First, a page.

when i explain that, as melissa said, job security is a thing of the past and the lack of “corporate responsibility”, along with forgotten promises past and present, has led to a workforce who, like me, have decided we want to work to live and not live to work.

    still, i struggle with leaving things un-done or not doing things as well as i know they could be done. but more and more, i figure what’s good for the gander is good for the goose.

    but here’s the best part of my own personal experience. i’m supposed to be working while going to school in search of an entirely different career. and i allow my job (my JOB) to consume so much of my time that it interferes with that pursuit.

    silly, ain’t it?

    so yeah. it’s a job.
    and no, the powers that be do not like or reward that.
    but i’m working on being okay with that.

    all the best!

  3. Ditto everything said above. I’d write more but my daughter is setting up the restaurant for us to play. When it gets to much and I feel like I can’t get away, she is what helps me keep it in perspective. I choose not to take on certain tasks or committments at work because of my family time and unfortunately, feel that I am taking myself “out of the game” but it just could not be any other way for me.

  4. lisa, you hit the nail right on the head. most of my thoughts lately center on “what am i willing to give up, and does that mean maybe i don’t want to go any higher in this company”?

    of course, for me….it’s my dog who brings me bliss. ha

    all the best!

  5. I’d like to look at what we mean when we talk about being “professional”.

    My understanding is that a professional, is someone who is a member of a profession, that is, a body which requires training in a particular area, mastery of specialised knowledge and skills, AND, most importantly, adherence to a code of ethics.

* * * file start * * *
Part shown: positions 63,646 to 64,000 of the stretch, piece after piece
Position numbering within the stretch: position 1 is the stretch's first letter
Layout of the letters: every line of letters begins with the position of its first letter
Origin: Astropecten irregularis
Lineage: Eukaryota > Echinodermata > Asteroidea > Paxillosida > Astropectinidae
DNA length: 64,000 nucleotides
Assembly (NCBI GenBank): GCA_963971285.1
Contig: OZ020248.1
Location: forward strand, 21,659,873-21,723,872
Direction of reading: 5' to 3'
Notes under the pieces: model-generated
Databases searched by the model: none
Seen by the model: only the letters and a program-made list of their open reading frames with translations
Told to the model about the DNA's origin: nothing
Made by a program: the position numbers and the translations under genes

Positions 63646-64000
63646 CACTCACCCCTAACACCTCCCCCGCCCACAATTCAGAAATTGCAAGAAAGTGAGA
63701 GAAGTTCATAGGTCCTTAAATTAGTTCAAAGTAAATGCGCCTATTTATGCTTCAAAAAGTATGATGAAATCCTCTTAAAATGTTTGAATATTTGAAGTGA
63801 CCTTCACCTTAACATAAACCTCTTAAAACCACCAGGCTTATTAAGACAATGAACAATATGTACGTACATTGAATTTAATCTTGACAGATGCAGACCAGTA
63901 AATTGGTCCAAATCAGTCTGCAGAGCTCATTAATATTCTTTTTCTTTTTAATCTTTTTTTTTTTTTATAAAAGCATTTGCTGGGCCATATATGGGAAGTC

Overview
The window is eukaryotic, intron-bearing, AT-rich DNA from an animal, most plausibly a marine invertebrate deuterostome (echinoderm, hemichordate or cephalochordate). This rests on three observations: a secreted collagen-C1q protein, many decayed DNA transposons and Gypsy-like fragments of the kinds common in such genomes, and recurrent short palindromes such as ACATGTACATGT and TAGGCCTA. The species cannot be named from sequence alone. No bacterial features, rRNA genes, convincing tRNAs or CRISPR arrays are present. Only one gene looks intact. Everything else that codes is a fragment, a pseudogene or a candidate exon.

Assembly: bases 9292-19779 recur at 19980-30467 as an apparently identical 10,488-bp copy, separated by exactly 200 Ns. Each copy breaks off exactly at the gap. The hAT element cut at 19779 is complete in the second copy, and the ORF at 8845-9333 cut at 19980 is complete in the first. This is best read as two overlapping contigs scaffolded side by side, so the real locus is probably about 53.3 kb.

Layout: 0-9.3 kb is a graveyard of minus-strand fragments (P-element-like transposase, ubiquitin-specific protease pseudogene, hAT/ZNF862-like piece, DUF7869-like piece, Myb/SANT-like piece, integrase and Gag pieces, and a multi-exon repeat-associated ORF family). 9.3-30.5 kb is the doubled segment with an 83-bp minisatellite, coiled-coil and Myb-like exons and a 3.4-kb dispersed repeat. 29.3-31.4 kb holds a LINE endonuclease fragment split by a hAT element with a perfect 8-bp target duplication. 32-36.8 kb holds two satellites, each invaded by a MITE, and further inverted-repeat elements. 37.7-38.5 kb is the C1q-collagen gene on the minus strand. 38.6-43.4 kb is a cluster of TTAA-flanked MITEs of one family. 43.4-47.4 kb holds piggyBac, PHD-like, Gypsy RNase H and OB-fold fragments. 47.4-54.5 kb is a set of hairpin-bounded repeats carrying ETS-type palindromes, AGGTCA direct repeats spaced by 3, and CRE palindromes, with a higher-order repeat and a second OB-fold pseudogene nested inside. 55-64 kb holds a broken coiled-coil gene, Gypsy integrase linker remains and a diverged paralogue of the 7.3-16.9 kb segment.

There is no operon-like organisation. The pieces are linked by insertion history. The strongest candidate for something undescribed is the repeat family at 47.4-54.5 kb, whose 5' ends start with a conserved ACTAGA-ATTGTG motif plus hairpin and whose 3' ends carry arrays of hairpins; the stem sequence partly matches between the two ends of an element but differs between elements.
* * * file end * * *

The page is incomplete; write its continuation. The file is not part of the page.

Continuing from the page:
This means that sometimes, someone who acts in a profession is held to a higher standard, and is required to act contrary to their own self interest.

    We often use the phrase “professional” to refer to a set of attitudes, and standards. I.e. dressing in a particular way, responding to correspondence within time, communicating with courtesy, and meeting standards similar to those met by people within recognised professions.

    This is where we “look professional” or “act professionally”.

    The other use of the word (which I think may be more the sense used in the original post) comes from the distinction between professionals (who do something for pay) and amateurs (who do it for love). This is the distinction used by sporting professionals – only Amateurs used to be able to compete at the Olympics.

    Whether you are professional or not has little or nothing to do whether you are working long or short hours. Often, lawyers, doctors or other professionals were expected to serve their community and be on call all hours of the day and night.

    But you can be professional (in both senses – doing a good job, holding yourself up to high standards), working 3 hours a day, 6, or 8. My experience is that, for a lot of jobs, people who stay longer are less efficient than those who juggle other responsibilities.

    So, in summary: professional does not equal, in my view, presenteeism, it doesn’t denote a time commitment, it’s a mark of quality and ethics, rather than a reflection of hours worked.